BACHHA TEWARI Vs. DIVISIONAL FOREST OFFICER WEST MIDNAPORE DIVISION
LAWS(CAL)-1963-2-1
HIGH COURT OF CALCUTTA
Decided on February 25,1963

BACHHA TEWARI Appellant
VERSUS
DIVISIONAL FOREST OFFICER, WEST MIDNAPORE DIVISION Respondents


Cited Judgements :-

BACHULAL SAH VS. GITA TIMBER CO [LAWS(ORI)-1995-4-17] [REFERRED TO]
SIDHU RAM ATAM PARKASH VS. STATE OF HARYANA [LAWS(P&H)-1974-5-6] [REFERRED TO]
STATE OF ORISSA VS. TITAGHVR PAPER MILLS COMPANY LTD:MANGALJI MULJI KHARA [LAWS(SC)-1985-3-6] [DISTINGUISHED]
STATE OF ORISSA VS. RAJANI TIMBER TRADERS [LAWS(ORI)-1974-1-18] [REFERRED TO]
KRUPASINDHU SAHU AND SONS VS. STATE OF ORISSA [LAWS(ORI)-1974-7-10] [REFERRED TO]
STATE VS. SAHACHARI UDHYOG MANDIR [LAWS(RAJ)-1984-4-20] [REFERRED TO]


JUDGEMENT

B.N.Banerjee, J. - (1.)A three-fold grievance was made in this Rule by Mr. B. K. Panda, learned Advocate for the petitioner. He contended, in the first place, that the petitioner purchased standing timber and the Authorities should not have taxed standing timber under the Bengal Finance (Sales Tax) Act, because standing timber is not goods but immovable property. It must be stated in fairness to Mr. Panda that he did not ultimately press this point. Mr. Panda contended, in the next place, that the petitioner merely chopped the timber into firewood but chopped firewood was not manufactured goods. Since the petitioner's gross turnover did not exceed rupees ten thousand he was not liable to pay, sales tax on the turnover. This argument is misconceived. Manufacturing process means to bring into being a commercial article for sale in the business in which the dealer is engaged, i.e., article which by itself has a commercial value and which can be the subject-matter of sale for a price in course of the business of selling or supplying in which the dealer is engaged. There is no reason to exclude the chopping of timber into firewood from the ambit of manufacturing process. If firewood is a manufactured article, then the second branch of the argument of Mr. Panda must fail.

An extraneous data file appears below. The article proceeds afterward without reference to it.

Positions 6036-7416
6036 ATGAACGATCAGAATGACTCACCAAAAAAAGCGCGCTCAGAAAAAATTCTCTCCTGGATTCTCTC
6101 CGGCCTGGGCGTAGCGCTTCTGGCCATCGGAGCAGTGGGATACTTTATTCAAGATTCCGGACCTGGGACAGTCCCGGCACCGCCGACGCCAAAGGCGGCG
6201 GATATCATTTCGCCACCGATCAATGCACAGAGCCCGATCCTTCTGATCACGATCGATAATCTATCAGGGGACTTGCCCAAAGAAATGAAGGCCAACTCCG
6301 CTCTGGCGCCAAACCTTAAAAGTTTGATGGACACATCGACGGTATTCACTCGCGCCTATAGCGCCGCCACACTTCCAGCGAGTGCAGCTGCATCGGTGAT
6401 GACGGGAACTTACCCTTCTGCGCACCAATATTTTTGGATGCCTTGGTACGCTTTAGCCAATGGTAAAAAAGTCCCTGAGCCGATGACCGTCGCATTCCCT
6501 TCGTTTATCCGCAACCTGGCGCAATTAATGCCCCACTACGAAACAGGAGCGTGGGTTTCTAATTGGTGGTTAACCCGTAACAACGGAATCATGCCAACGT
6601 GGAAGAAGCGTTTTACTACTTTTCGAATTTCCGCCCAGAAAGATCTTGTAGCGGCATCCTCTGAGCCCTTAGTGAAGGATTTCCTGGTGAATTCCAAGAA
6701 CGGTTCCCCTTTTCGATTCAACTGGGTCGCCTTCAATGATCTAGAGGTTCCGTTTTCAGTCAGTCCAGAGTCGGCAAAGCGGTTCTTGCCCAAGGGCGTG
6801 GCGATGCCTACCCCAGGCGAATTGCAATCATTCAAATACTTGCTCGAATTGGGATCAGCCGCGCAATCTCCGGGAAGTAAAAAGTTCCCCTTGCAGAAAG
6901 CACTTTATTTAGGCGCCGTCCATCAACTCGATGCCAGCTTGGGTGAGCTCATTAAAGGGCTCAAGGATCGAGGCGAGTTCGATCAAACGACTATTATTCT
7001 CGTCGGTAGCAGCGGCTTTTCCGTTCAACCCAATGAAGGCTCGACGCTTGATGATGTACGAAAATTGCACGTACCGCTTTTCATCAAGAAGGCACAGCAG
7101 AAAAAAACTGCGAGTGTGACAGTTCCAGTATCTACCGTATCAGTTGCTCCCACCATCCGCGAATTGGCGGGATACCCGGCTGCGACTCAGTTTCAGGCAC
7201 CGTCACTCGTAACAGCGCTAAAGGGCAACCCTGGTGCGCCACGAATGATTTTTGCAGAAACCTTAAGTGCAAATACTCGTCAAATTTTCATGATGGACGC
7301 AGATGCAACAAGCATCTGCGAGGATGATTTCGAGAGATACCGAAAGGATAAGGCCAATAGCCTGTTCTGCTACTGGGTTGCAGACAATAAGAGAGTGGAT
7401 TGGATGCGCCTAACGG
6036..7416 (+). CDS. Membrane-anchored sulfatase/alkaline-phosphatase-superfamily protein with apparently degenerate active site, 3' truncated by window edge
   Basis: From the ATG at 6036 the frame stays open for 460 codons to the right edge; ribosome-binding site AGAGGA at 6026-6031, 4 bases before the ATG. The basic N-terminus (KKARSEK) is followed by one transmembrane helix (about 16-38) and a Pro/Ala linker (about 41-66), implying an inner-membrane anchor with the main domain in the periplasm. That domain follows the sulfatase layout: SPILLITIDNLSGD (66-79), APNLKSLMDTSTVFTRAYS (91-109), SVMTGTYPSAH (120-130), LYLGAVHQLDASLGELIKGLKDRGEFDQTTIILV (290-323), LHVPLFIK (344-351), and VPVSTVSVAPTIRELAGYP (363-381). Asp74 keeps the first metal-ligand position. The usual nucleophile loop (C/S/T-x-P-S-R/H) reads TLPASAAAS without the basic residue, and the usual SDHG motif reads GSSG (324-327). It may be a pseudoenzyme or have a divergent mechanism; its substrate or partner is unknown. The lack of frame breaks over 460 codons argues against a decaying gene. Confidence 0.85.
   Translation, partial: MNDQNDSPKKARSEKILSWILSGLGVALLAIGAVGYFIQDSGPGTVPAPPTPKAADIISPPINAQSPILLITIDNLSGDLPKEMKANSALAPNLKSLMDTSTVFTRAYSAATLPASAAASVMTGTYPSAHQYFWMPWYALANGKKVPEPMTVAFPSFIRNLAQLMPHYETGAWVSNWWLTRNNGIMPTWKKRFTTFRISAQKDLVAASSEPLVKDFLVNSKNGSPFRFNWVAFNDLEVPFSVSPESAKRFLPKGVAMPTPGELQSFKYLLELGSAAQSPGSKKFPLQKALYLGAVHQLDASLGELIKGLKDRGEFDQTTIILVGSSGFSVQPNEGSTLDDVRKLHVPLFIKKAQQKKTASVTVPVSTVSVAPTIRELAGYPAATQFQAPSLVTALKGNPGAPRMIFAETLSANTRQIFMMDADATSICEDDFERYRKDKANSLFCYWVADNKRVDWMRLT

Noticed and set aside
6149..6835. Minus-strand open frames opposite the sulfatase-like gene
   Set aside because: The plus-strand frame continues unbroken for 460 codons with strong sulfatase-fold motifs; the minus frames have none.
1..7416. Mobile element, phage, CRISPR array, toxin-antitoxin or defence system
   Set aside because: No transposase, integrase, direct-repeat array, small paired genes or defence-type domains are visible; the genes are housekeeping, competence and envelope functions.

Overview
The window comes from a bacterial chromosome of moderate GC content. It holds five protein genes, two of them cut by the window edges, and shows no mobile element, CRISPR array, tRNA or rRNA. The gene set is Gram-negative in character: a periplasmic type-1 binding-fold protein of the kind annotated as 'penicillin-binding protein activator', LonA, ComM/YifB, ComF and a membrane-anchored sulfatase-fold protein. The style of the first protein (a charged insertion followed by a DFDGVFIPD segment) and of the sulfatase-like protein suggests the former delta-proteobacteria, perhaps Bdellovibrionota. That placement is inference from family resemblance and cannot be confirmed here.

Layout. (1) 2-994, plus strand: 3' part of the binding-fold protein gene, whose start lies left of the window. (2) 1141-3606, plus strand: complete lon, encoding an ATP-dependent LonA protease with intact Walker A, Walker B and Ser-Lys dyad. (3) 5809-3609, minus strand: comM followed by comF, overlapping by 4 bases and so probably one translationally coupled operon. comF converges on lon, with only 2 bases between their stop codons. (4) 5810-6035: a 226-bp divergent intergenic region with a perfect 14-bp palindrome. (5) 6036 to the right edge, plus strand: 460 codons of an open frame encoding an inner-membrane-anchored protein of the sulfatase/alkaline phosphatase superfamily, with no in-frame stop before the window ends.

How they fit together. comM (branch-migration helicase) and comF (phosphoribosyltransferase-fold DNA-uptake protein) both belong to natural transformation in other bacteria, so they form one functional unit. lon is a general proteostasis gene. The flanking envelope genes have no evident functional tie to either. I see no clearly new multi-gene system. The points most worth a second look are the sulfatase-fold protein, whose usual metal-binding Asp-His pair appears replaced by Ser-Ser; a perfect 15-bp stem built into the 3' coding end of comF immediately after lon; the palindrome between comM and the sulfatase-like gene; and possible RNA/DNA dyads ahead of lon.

(2.)The last argument advanced by Mr. Panda was that the petitioner was at first taxed on timber and again taxed on firewood. This, be concluded, amounted to a double taxation which must not be allowed to remain. This argument is not very well conceived. The petitioner was no doubt taxed on timber. After he manufactured firewood from timber, there was no reason to escape assessment on the manufactured commodity.
(3.)All the three arguments made by Mr. Panda fail and this Rule is discharged. I, however, make no order as to costs.


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